When the film was completed, it had two pre-release showings. The first one was on July 1, 1919, in Washington, D.C., and a day later in New York. The film debuted July 28, 1919, in Hartford, CT. The film was later re-released by Aywon Film Corp. in 1926. Today The Lost Battalion (1919)  can be found on Youtube, a ripped copy from an AMC broadcast. A more recent movie of the same title starring Rick Schroder as Charles Whittlesey can be found on Amazon. 

From a gaming aspect, if we are to view this film as game prep for the Call of Cthulhu scenario “No Man’s Land,” which I reviewed earlier, we would clearly see the differences between reality and fiction. Early in the scenario, as the player’s characters are gathering to move out into no man’s land, they pass through a small stream. The movie clearly shows the only source of water is closely guarded by German machine guns. Anyone getting close to the water source would have been cut down in a hail of bullets. Next, the men of the 1-308th have little hope of leaving the pocket alive. They are completely surrounded and cannot escape their position. Maybe one or two might make it through but not the numbers the scenario puts forth. The several runners that were dispatched during the siege never returned or reached their destinations.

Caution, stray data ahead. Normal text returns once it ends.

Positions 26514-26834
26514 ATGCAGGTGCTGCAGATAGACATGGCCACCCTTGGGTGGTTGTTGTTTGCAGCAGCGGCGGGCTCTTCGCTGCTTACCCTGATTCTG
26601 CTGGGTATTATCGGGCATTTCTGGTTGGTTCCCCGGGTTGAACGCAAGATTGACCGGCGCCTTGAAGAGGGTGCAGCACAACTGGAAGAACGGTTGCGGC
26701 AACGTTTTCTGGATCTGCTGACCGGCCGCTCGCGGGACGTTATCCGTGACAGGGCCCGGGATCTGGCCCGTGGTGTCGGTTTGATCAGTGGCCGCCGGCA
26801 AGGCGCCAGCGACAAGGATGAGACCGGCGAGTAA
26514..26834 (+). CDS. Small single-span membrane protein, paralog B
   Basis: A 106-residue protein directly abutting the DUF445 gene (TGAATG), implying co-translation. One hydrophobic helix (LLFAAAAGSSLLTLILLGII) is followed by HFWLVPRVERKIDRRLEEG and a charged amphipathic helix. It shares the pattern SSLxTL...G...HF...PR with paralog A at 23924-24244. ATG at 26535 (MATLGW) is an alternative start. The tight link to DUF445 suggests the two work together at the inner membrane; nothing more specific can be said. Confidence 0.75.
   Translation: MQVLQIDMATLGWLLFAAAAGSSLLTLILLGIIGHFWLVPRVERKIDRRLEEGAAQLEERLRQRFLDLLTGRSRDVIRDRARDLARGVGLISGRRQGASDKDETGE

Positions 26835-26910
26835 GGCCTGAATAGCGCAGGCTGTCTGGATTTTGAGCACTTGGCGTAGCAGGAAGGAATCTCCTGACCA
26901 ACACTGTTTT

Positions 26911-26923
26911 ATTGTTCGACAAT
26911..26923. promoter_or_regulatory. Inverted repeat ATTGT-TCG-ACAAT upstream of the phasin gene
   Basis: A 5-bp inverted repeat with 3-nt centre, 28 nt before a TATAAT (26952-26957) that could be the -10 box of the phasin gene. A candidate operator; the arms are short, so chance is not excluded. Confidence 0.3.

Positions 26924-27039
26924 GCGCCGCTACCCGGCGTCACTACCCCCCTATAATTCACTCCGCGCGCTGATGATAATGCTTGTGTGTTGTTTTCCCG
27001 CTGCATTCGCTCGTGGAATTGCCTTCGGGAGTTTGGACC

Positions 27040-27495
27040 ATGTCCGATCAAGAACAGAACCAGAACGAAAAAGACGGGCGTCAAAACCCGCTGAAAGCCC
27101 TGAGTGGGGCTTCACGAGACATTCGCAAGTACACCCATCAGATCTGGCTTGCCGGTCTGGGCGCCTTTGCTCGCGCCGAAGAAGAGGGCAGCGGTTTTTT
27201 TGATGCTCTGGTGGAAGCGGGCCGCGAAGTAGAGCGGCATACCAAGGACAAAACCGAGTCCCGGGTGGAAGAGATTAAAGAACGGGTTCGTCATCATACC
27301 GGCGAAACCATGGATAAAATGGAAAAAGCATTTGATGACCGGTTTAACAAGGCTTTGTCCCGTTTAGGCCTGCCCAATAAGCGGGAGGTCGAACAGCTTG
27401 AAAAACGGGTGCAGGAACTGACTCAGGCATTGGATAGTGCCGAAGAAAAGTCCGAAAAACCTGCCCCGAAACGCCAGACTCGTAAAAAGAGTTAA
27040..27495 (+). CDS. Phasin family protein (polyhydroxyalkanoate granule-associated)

There are elements from the movie that can be used in your game. The 77th division is made up of a wide variety of nationalities from different economic backgrounds. Players can choose from a wide variety of ethnicities for their characters without it seeming out of place. If the pre-gens are used, one of those characters possesses a Browning Automatic Rifle (BAR). These were new to the battlefield and not the most reliable, as shown in the film with a little humor. In a captioned scene in the film, a soldier holding his BAR, which he is trying to unjam, says, “The guy who invented this gun ought to be pinched for aiding the enemy.” Lastly, we can use the personalities portrayed in the film in our game. It could be Augustus Kaiser as he busily sketches while under fire or the brave Capt. McMurtry as he strolls from foxhole to foxhole, barking orders and ignoring the passing bullets that wish to end his life.